Foxlogic, Fireweed

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Foxlogic, Fireweed

Jennifer K. Sweeney

The Backwaters Prize in Poetry Series

114 pages

Paperback

September 2020

978-1-4962-2269-5

$15.95 Add to Cart
eBook (PDF)

(Requires Adobe Digital Editions)

September 2020

978-1-4962-2332-6

$15.95 Add to Cart
eBook (EPUB)

(Requires Adobe Digital Editions)

September 2020

978-1-4962-2330-2

$15.95 Add to Cart

About the Book

Winner of the Backwaters Prize in Poetry, Jennifer K. Sweeney’s Foxlogic, Fireweed follows a lyrical sequence of five physical and emotional terrains—floodplain, coast, desert, suburbia, and mesa—braiding themes of nature, domesticity, isolation, and human relationships. These are poems of the earth’s wild heart, its searing mysteries, its hollows, and its species, poems of the complex domestic space, of before and after motherhood, gun terror, the election, of dislocation and home, and of how we circle toward and away from our centers. Sweeney is not afraid to take up the domestic and inner lives of women, a nuanced relationship with the natural world that feels female or even maternal, or a duty to keeping alive poetry’s big questions of transcendence, revelation, awe, and deep presence in the ordinary.
 

Author Bio

Jennifer K. Sweeney is the author of three other poetry collections, including Little SpellsHow to Live on Bread and Music, and Salt Memory. The recipient of the James Laughlin Award from the Academy of American Poets and a Pushcart Prize, she teaches at the University of Redlands in California.
 

Praise

“The logic of Foxlogic, Fireweed is human and humane; it’s the logic of a penetrative tenderness and an embodiment always on the verge of dispersing into fox, or deer, or rain. . . . These are not bandwagon poems. They don’t mug for the camera. Rather, they enact a love ‘sourced in loneliness’ where ‘with our little keys of witness’ we find each other—the very definition of the lyric poem.”—Diane Seuss
 
 

“In Jennifer K. Sweeney’s beautiful new collection, poems serve as altars for the fierce hearts and fairytales that center our lives. . . . These poems recognize how sacred attention can be. In Foxlogic, Fireweed nothing escapes hiding and nothing escapes love.”—Traci Brimhall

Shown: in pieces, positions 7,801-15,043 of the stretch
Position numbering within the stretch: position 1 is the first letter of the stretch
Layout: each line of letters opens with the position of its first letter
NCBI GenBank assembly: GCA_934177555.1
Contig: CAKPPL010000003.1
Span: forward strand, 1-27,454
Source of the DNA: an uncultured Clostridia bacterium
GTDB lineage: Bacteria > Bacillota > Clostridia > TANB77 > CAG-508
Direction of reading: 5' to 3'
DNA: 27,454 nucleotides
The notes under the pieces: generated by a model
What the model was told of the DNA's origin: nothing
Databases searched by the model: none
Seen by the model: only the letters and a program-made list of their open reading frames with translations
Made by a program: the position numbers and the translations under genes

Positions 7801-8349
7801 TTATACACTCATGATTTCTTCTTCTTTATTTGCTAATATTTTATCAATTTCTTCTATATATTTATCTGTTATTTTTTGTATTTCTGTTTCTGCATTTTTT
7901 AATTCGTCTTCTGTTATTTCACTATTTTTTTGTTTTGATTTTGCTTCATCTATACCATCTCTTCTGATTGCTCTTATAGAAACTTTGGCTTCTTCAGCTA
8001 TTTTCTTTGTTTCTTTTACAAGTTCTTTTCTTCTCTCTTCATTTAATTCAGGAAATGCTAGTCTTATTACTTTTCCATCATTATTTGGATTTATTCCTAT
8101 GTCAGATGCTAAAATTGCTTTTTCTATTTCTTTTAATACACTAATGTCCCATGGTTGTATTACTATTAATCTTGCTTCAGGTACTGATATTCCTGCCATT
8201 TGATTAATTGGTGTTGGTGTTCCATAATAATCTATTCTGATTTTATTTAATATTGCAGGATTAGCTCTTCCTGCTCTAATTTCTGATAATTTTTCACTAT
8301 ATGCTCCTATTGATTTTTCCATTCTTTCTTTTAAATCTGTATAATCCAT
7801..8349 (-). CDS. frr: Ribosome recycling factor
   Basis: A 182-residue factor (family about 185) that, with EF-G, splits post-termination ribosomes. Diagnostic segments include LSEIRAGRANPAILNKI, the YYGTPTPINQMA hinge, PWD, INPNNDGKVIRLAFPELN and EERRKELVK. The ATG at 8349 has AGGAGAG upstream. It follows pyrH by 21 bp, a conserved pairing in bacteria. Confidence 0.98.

Foxlogic, Fireweed is a torn map of a state where all words are proximate to mystery. Venturing into terra incognita, into territory that might be anima mundi, maybe, reader, you think you know the lineaments, but they are altered. Altared. Yes, to dream space, but wilder, wider—this metal into bird, stone into air, mother into vulpine. Sweeney is breathing strangeness into a small body of words, and the expanses open exponentially.”—Marsha de la O
 

“The poems in Jennifer K. Sweeney’s Foxlogic, Fireweed do the hard work of ‘remaining in the perhaps.’ Sweeney walks the many fine lines between introspection and observation, speaking plainly and singing. She finds moments of awe in the everyday, urging us to ‘keep afraid what is fearful, hold what demands to be held.’”—Grace Bauer, author of Mean/Time
 
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Table of Contents

Acknowledgments    

1 (whole flocks of rain)
Letter from the Sound    
I will break into my life for my life    
Bat Milk    
Poem for My Son in the Car    
Outside My Window Is a Window    
Crickets, Vespers    
Old Town Square    
The Pear Trees at Terezín    
Altar: Compass    
Alpenhorn    
Wildest    

2 (I am driving a whale heart)
Preface        
I am driving a whale heart    
Wind under the Skin    
Picking Up My Wedding Dress    
Variation on Bear and Moon    
Jennifers of the 1970s    
In the House of Seals    
To Remain in Perhaps    
Every morning we boarded our little ship    
The Somnambulist    

3 (brighten the road, dear)
Duet        
When we were carnies    
Still Life with Djembe and Black Widow    
The Day Everywhere and White    
Snake in the Zendo    
Tree; Tremble    
Cul-de-sac    
The Game of Life    
Landslide    
Eclipse        
The Snow Leopard Mother    

4 (part fur part hollow)
Foxlogic, Fireweed    
Tinderbox    
Making Use    
Altar: Fairytale    
A Deer Story    
Still Life with Skeleton and Sight Word    
Vigil        
How Many Leaves and Boats Gather Together    
Cabinet of Curiosities    
What Turkeys Can Teach Us about Grief in Suburbia    

5 (in a circular wind)
bike shed will often show more results than “bike shed”    
Antlers        
For the brown widow who laid her eggs under my son’s bicycle seat    
Altar: Aerial Heart    
Pastoral    
Our Laundry Room of Deflated Balloons    
Meeting    
Three-Handed Clock    
Nacelle and Turn    
Ceremony    

Notes    

 

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